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Turbine brings cash windfall for landowner; Farming.

Byline: Karen Dent

A NORTH East farmer, who reluctantly decided to erect a wind turbine on his land, is now considering adding to it because of the financial benefits.

John Littlefair, who farms at Home Hill, near Hart Village, Hartlepool, took the plunge three years ago and agreed to take a 100m tall turbine and base station on his arable land.

It is one of three turbines built on neighbouring farms and owned by energy company Eon. The structures are all taller than Nelson's Column, and between them, they are capable of producing enough electricity to power 7,500 homes via the National Grid.

Mr Littlefair is now in discussions to add more turbines on his land.

He said: "Initially, I wasn't very keen on the idea, but I was offered a very nice package and decided to go for it both from an environmental and financial perspective. The main thing is whether you like them or not and it is very much a commercial decision.

There is a lot of upheaval at first, but there are monetary gains to be made.

"At the end of the day, you've got to be prepared for that upheaval and criticism from others.

"As a landowner I've got no problem with it at all - it fits in quite nicely with our cropping and the farming enterprise, and the yield per acre is very nice. In 25 years' time, when the contract runs out, it can be taken away and you've just got a normal arable field.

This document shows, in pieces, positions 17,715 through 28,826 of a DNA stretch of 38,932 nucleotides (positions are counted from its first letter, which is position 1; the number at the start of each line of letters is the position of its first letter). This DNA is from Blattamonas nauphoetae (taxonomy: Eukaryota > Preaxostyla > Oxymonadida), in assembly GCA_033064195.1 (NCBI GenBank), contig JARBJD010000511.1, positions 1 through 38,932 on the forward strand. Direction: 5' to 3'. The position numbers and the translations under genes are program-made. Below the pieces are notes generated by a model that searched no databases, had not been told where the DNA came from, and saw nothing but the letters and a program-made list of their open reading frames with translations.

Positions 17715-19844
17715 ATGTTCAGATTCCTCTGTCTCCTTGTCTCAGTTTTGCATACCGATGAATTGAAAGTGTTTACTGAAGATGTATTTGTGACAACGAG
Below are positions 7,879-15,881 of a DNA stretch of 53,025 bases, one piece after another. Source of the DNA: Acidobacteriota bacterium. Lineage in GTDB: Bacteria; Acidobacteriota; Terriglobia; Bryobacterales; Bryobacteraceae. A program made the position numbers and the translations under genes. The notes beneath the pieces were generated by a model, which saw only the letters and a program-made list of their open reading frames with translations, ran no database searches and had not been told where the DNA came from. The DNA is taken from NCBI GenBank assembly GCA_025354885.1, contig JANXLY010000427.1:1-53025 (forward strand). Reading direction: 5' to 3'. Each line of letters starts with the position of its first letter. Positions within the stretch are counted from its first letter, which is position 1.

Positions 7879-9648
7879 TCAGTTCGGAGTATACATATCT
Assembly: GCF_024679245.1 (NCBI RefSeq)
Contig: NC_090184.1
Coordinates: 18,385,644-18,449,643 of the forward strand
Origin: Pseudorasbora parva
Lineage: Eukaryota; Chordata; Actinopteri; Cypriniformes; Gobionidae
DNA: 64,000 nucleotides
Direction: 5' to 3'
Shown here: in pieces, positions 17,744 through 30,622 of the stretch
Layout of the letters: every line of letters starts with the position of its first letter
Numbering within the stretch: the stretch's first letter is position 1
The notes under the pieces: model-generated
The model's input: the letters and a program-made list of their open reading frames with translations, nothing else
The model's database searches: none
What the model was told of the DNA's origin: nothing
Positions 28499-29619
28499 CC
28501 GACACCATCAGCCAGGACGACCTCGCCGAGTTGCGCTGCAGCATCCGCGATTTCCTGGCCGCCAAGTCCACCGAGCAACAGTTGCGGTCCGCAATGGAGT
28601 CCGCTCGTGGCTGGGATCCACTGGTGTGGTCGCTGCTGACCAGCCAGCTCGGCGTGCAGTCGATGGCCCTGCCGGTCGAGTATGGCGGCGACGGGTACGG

No-one will know it has been there."

His solicitor, Neil Stevenson of Latimer Hinks, said other farmers considering installing turbines should weigh up the pros and cons - but they should realise they will not make immediate financial gains from the enterprise.

He said: "This is an exciting, dynamic and fast-moving industry, and the terms being offered are improving all the time. My advice to anyone who is considering installing wind turbines would be to seek good professional advice and be patient, because these things do take time to come to fruition and you need to take a long-term view."

Initially, I wasn't very keen on the idea, but I was offered a very nice package
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Publication:The Journal (Newcastle, England)
Date:Jan 22, 2009
Words:368
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